That's where Daniel Pineda has made his name know in recent months. In his road to the UFC, he's even managed to overcome a four-fight losing streak, in which Johnny Bedford avenged a loss to Pineda.
Pineda has drawn Mackens Semerzier due to Robbie Peralta bowing out due to injury, but if Semerzier supporters are thinking that this kid will be an easy feat to overcome, they'll have another thing coming when they see Pineda fight, even if Semerzier wins.
Pineda will attack Semerzier with everything he's got. Even if he doesn't get a victory, Pineda's performance will at least help pull out a close fight against a game veteran.
That's right, I said it.
Jake Hecht, straight out of St. Louis and fighting out of Springfield, Illinois, will in fact do the unspeakable against T.J. Waldberger.
Actually, he won't, because "the unspeakable" against Waldberger would be a submission.
Yeah, my predictions are crazy. And submissions are always possible, but even I can't claim to know enough about the kid to justify anything outside of an armbar or a rear naked choke.
Therefore, let's point out the fact that Waldberger, despite being a Texan, doesn't take kindly to people who punch him in the face f***ing hard.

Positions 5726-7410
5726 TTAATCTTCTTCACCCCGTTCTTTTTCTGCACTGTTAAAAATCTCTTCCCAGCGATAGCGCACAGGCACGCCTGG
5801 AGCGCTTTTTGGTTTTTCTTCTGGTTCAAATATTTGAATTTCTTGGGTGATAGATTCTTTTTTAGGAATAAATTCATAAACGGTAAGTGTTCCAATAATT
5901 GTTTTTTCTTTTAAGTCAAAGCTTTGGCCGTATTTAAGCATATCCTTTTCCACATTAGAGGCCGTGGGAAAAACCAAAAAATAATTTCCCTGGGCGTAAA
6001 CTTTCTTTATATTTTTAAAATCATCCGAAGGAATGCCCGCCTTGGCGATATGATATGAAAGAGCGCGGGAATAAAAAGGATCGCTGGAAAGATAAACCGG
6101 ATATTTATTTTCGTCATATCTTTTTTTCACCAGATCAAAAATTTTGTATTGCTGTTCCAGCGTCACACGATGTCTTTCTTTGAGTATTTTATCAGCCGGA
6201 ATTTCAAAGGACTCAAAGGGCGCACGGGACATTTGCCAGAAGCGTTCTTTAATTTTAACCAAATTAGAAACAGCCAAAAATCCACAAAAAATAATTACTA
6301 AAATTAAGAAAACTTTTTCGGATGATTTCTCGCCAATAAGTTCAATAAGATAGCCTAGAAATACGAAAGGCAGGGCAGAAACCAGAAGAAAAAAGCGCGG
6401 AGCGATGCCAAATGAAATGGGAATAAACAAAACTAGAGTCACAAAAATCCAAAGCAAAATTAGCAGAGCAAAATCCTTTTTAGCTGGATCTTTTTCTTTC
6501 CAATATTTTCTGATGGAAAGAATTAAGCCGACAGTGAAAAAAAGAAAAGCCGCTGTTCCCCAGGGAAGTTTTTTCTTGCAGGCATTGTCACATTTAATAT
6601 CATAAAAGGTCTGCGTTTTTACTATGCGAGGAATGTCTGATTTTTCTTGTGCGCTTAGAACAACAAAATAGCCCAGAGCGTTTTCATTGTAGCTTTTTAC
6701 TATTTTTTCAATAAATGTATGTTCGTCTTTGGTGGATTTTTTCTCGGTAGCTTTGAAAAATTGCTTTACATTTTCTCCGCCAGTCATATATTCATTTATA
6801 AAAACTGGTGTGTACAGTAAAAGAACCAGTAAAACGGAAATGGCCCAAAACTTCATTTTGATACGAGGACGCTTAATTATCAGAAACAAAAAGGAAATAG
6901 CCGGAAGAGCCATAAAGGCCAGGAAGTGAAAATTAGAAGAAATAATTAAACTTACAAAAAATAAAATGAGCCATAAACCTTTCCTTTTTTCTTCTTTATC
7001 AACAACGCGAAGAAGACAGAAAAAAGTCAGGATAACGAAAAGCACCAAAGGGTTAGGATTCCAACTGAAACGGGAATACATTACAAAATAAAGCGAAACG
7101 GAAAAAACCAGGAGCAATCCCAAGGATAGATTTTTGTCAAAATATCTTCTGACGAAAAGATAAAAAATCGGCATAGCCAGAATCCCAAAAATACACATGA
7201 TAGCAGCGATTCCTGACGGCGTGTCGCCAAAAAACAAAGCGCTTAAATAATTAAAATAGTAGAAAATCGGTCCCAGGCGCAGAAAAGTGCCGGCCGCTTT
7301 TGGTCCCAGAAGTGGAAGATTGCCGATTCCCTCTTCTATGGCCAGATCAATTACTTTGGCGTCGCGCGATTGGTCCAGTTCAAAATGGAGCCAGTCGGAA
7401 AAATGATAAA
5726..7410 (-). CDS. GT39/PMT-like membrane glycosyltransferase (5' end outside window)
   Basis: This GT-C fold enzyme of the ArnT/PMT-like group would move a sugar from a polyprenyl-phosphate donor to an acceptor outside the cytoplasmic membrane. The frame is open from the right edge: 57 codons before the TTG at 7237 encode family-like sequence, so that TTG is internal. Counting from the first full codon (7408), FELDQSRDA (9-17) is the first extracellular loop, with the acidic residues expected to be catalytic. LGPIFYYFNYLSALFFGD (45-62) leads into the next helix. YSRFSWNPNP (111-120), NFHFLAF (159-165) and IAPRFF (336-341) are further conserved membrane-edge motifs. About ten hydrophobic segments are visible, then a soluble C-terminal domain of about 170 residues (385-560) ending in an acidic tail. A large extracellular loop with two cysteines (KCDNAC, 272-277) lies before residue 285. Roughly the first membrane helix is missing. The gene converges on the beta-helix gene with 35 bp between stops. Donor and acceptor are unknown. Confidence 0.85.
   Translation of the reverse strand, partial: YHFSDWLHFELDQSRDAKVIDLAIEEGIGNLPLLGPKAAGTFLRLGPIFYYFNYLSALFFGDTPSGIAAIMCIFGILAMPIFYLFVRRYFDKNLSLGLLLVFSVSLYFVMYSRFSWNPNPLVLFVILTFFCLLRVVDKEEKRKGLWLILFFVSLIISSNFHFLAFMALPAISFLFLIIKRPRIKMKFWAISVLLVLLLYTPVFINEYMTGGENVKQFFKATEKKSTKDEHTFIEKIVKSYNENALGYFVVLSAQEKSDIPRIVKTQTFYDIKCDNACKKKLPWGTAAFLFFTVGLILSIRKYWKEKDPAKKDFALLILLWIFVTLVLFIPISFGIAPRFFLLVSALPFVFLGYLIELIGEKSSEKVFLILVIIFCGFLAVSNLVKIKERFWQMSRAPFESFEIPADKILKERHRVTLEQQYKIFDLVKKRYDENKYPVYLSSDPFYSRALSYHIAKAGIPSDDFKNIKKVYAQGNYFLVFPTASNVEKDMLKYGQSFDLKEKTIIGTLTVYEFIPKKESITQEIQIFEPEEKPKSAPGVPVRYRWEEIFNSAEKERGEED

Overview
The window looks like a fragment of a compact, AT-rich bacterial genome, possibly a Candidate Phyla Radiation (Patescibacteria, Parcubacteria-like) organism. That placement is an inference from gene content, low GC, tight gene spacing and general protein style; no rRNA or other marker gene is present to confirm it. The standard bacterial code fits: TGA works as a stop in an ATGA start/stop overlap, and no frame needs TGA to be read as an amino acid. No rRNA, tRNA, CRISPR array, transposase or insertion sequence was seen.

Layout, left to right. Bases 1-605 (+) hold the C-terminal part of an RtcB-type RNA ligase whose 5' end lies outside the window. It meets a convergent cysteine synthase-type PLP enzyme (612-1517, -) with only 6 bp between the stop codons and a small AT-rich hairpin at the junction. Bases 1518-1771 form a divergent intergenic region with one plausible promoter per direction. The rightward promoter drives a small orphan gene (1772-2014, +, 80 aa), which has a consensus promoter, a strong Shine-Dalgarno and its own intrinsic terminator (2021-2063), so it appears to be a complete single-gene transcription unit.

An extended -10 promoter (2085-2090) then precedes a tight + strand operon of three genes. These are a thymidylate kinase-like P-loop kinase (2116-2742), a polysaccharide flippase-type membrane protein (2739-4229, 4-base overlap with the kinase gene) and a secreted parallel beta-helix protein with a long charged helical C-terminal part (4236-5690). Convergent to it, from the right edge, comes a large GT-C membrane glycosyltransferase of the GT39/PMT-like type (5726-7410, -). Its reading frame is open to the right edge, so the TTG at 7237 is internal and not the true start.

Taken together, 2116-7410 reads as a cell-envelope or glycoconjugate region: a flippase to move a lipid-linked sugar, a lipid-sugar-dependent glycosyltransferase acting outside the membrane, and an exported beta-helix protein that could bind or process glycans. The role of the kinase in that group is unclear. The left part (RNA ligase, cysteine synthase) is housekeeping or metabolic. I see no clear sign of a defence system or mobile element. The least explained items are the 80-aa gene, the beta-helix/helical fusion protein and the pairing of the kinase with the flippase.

Seriously, five dudes can say they have put Waldberger's lights out by laying their hands on him.
Now, I'll be nice and say that it'll be a shot that lands behind the right ear that starts it, an elbow that puts Waldberger out on his feet and a knee that ends the fight in victory.
Will T.J. get cut open during the fight, and will T.J. know how to respond to Hecht's onslaught if Hecht does put his lights out?
Here's hoping T.J. does know how to handle that scenario. Otherwise, his night might be over before it ever begins.
Kyle Noke welcomes undefeated Legacy Fighting prospect Andrew Craig to the UFC. With the focus to get back on track lies a reputation for submitting fighters.